How Much Will the Infrastructure Bill Really Add to the Deficit?
When the nonpartisan Congressional Budget Office scored the bipartisan infrastructure bill that President Biden signed into law this week, their estimate said that enactment of the bill “would add $256 billion to projected deficits over that period.” But, due to limitations in CBO’s methodology, the real deficit increase from the higher spending levels in the bill will be closer to $375 billion.
CBO’s scorekeeping is limited by the fact they are required to use two completely different scorekeeping systems for two types of bills. One system is used for bills that affect revenues and/or “direct spending,” and the other is used for annual and supplemental appropriations bills (called “discretionary spending”).
This poses a specific problem for Highway Trust Fund programs, because they (along with the Airport Improvement Program) are the only programs in the entire federal government that, through a weird historical loophole, are classified as being both direct spending and discretionary spending. (The contract authority is provided by authorization laws and is considered direct spending, but the outlays from the Treasury when that authority is spent – which determine deficit impact – are classified as discretionary because the Appropriations Committees hold an annual veto over the totals.)
Table 2 in the CBO score shows that the bill increases contract authority out of the Trust Fund by $89 billion over the five-year period covered by the bill, and that those higher levels would then set the spending baseline for the Trust Fund at a level $107 billion higher for the five years after that. As acknowledged in the second paragraph of text on page 1 of the CBO estimate, “Over the 2022-2031 period, that total would be $196.5 billion more that the amount in CBO’s July 2021 baseline.”
If this spending authority is to be exercised, it will increase federal spending by outlays leaving the Treasury. Yet, because of the methodology CBO is required to use, the tables used in the estimate say that the outlays from the $196 billion in increased Highway Trust Fund contract authority would be zero.
The outlays from that spending will eventually be included in the scores of the annual USDOT appropriations bills for the next decade, but those numbers are buried in the back of the committee report and no one pays attention, because the way appropriations bills are scored and controlled, outlays don’t matter anymore. (And, the way that direct spending bills are scored and controlled, budget authority doesn’t matter, only outlays. Since HTF programs have direct budget authority and discretionary outlays, they tend to avoid both types of controls, as well as usually being exempt from sequestration and spending caps and PAYGO.)
ETW has done some modeling using outlay rates as used by CBO a couple of years ago. (Highway obligations spend out at 25 percent in year 1, 41 percent in year 2, etc, and transit formula obligations spend out at 10 percent in year 1, 30 percent in year 2, etc.). Using those percentages (and some guesswork for the much smaller NHTSA and FMCSA accounts), we estimate that, of the $196.5 billion in increased contract authority identified by CBO under the IIJA, about $117.6 billion of that will be spent via outlays over the ten-year period. (Unless the Appropriations Committees decide to impose lower limits, which they have no real reason to do.)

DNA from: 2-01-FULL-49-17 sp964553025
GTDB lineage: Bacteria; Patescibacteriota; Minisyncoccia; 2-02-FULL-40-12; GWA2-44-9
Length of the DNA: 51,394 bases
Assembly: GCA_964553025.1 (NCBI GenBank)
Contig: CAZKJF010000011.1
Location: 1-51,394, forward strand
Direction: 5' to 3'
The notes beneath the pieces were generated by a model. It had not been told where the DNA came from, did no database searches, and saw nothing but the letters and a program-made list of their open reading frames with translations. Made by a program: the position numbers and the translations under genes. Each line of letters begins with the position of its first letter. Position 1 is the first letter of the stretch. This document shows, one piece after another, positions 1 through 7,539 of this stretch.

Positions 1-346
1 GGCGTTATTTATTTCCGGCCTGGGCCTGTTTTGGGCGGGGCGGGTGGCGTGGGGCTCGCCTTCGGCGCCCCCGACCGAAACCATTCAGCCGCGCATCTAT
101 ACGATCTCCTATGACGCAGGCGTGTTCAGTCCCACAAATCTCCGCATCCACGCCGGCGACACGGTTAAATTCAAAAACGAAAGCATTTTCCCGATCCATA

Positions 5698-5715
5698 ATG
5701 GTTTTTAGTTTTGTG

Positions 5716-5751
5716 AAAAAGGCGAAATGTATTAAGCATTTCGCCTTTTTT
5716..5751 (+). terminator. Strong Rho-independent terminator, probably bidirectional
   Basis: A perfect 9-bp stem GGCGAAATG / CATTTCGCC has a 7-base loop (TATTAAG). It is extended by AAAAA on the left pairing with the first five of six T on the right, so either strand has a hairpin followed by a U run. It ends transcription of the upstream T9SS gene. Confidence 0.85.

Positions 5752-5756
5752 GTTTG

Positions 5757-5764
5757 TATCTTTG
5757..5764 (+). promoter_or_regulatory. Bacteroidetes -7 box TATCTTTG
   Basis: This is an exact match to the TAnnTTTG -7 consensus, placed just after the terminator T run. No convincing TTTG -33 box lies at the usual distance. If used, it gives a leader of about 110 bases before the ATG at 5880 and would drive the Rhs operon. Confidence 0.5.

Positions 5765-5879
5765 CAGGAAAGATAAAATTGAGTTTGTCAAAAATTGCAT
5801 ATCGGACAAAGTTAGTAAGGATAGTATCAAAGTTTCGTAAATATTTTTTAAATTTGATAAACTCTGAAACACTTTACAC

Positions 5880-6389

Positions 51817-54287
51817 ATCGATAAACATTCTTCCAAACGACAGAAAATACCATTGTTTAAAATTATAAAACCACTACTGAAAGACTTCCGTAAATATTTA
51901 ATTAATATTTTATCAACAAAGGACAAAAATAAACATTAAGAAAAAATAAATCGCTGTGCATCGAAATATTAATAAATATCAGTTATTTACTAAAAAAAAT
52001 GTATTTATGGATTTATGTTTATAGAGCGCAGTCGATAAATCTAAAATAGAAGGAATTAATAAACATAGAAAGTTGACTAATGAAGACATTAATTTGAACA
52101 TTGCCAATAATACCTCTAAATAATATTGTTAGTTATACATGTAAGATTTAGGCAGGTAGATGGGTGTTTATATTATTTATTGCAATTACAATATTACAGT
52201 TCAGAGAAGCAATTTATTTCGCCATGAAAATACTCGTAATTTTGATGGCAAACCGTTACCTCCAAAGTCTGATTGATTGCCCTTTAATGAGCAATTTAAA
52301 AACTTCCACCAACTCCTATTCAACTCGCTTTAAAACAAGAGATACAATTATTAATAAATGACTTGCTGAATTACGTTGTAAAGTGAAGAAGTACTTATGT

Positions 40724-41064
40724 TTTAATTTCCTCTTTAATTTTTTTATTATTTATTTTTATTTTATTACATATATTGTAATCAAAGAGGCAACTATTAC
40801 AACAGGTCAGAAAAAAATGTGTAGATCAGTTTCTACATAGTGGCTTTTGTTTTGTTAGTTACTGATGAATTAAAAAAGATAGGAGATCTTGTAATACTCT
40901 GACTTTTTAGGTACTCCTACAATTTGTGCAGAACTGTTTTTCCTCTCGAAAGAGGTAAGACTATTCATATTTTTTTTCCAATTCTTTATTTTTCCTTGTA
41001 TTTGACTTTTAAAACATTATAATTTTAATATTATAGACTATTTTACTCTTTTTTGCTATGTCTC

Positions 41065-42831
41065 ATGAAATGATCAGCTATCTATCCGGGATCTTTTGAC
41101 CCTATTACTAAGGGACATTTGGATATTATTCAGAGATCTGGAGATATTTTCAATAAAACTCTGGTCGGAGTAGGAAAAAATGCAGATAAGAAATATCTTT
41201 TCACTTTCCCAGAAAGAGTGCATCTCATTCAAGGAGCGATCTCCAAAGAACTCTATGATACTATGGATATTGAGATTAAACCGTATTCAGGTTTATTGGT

If CBO were to publicly release its own outlay estimate, it wouldn’t be exactly $117.6 billion, but we would be surprised if it was more than $5 billion off in either direction.
Adding this estimate of the real deficit increase from the increased Highway Trust Fund spending in the IIJA puts the 10-year deficit increase close to $375 billion, as follows (all of this except for our $117.6 billion estimate is taken directly from the tables in the CBO estimate):
|Funding provided by the bill with outlays scored against the bill|
|10-Yr BA||10-Yr OT|
|Division D – Energy||7.5||7.3|
|Division G – Other Auth.||3.8||3.0|
|Division J Appropriations||446.3||415.4|
|Subtotal, BA provided by bill with outlays scored against bill||457.5||425.8|
|Revenue Losses from PAB etc Provisions (Div. H, Title IV)||1.2|
|Revenue Losses from Increased SRF Volume||1.9|
|TOTAL 10-YEAR COST (GROSS) SCORED BY CBO||428.8|
|Customs User Fees||-6.2|
|Extend Sequestration to FY2030 and FY 2031||-8.7|
|Sell Oil from SPR||-6.1|
|Prescription Drug Rebate Provisions||-54.0|
|Extend Enterprise Guarantee Fees||-21.0|
|Rescind COVID Appropriations||-13.4|
|10-YEAR DEFICIT INCREASE (NET) AS SCORED BY CBO||256.1|
|Highway Trust Fund Contract Authority Increase||+196.5||+117.6|
|10-YEAR DEFICIT INCREASE ACTUALLY CAUSED BY THE BILL||373.7|
Coincidentally, our estimate for the increased Highway Trust Fund outlays is exactly the size of the $118 billion bailout transfer contained in the infrastructure bill, whereby the general fund transfers that amount of money to the Highway Trust Fund to try and keep it solvent for five more years. Such “intragovernmental transfers” do not score as new spending because, it is said, the outlays to be enabled by such transfers are already included in the baseline, and the cardinal sin of budget scorekeeping is counting the same dollar twice on the same side of the ledger. But, the fact that bailout transfers are not scored is actually an argument why the (currently invisible) increased outlays from contract authority increases should be scored, or should at least be made more visible in CBO estimates.